This article was written by Tim Dolan (partner) and Charlotte Collins (professional support lawyer)
On 28 July 2016, the European Commission published a report on its review of the remuneration rules for banks and large investment firms under the CRD IV framework, which focuses in particular on:
- the efficiency, implementation and enforcement of the remuneration rules, including gaps and inconsistencies resulting from the application of proportionality; and
- the impact of the “bonus cap” on competitiveness, financial stability and staff working in third country subsidiaries of EEA firms.
The report follows the publication of the final European Banking Authority (EBA) guidelines on the remuneration rules under CRD IV last December, which were published along with an opinion on the application of proportionality (see our alert on this here).
Given that the new EBA guidelines took a different approach to the application of the principle of proportionality than previous guidelines prepared under the preceding CRD III regime (not permitting proportionality to be used to disapply completely some of the more onerous remuneration rules, in contrast to what some Member States, including the UK, currently allow) the EBA suggested in its opinion that CRD IV be amended to provide for limited explicit exemptions.
However, the EBA did not propose any exemption from the much maligned "bonus cap", leading the UK regulators to state that they would retain the current approach of not requiring smaller firms to apply the set ratio of fixed to variable remuneration, but instead allowing them to determine an appropriate ratio for their business.
The Commission’s findings
Unsurprisingly, the Commission’s report largely cements the EBA position (which itself came about after clarification was sought from the Commission). It finds that the remuneration rules are generally effective and, as intended, many of the rules help curb excessive risk-taking and better align remuneration with performance.
The Commission’s review did, however, find that the requirements relating to deferral and pay-out in instruments can be excessively costly and are not efficient for smaller firms or staff with low levels of variable remuneration, and that listed firms face difficulties in paying out variable remuneration in shares, thereby supporting the EBA’s proposed exemptions. Despite these conclusions, the Commission has not commented on the EBA’s proposed legislative amendments at this stage.
Instead, the Commission stated that it will first carry out an impact assessment and will then consider proposing legislative amendments to CRD IV. However, this will not be imminent, as the Commission is proposing that this work will link in with its wider review of the CRD IV package planned for the end of 2016.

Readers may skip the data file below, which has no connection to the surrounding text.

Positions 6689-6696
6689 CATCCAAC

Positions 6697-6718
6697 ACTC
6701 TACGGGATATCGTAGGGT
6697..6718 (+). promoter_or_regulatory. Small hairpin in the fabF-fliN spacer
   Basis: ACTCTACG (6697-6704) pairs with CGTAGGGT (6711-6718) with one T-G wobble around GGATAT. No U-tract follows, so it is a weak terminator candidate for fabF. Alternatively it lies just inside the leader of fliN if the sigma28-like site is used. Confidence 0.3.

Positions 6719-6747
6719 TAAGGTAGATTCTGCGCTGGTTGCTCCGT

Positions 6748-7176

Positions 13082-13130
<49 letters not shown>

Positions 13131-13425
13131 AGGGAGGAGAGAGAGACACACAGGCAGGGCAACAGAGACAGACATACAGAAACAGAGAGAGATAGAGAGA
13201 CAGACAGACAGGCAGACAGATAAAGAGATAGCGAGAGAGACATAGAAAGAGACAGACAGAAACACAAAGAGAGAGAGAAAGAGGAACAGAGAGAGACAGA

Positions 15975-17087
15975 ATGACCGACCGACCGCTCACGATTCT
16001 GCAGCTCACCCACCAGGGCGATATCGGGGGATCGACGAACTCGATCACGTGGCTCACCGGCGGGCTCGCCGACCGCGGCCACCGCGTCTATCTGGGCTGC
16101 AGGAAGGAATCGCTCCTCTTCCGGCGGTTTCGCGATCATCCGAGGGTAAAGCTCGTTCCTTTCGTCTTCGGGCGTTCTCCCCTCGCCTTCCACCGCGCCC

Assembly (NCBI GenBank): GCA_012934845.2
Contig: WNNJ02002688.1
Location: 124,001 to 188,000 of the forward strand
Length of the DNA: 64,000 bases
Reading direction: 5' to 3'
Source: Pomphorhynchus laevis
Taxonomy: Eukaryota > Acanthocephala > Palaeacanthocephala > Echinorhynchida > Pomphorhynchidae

This means that without further intervention the new EBA guidelines, which come into effect on 1 January 2017 and do not permit the complete disapplication of any of the remuneration rules, will apply before amendments are made to provide for explicit exemptions. This could put smaller firms in a difficult position in terms of working out what is acceptable practice pending decisions being made on the appropriateness and calibration of these exemptions.
The Commission avoided reaching any firm conclusions on the suitability of the CRD IV remuneration rules for investment firms and on the impact of the bonus cap, citing a lack of appropriate data. Therefore, no suggestions for change have been made in respect of these aspects of the regime.
The Commission found that it is too early to assess fully and appropriately the effects of the bonus cap, although it did emphasise that this only reflects its findings to date, meaning that there is potential for the impact to be assessed more comprehensively in future (although whether that would yield a different result is questionable). The Commission also noted that it may revisit the application of the remuneration rules to investment firms once it has finalised its separate work stream reviewing the prudential regime for such firms.
Implications for other sectors
Although the report only relates to the remuneration rules under CRD IV, the Commission’s assessment is relevant to other sectoral remuneration rules. Earlier this year the European Securities and Markets Authority wrote to the EU legislative bodies to request clarification regarding the application of proportionality in the remuneration rules for fund managers in light of the developments under CRD IV (see our earlier alert). The Commission has stated that it will examine the implications of its findings under the CRD IV regime for the remuneration rules in the AIFMD and the UCITS Directive, although it made no commitments as to the timing of this.
What about Brexit?
Despite the Brexit decision, the remuneration rules under various European sectoral regimes will remain applicable for the foreseeable future and so remain very relevant for UK firms. Even if in future the UK is no longer strictly obliged to apply and enforce EEA standards in relation to remuneration, UK firms that are part of groups based in the EEA will still have to comply, and any desire for the UK to move away from the EEA position (for example, by scrapping the bonus cap) would need to be balanced against the impact this could have on equivalence assessments and access to EEA markets. For more information on the implications of Brexit for the financial services sector, please see our recent alert.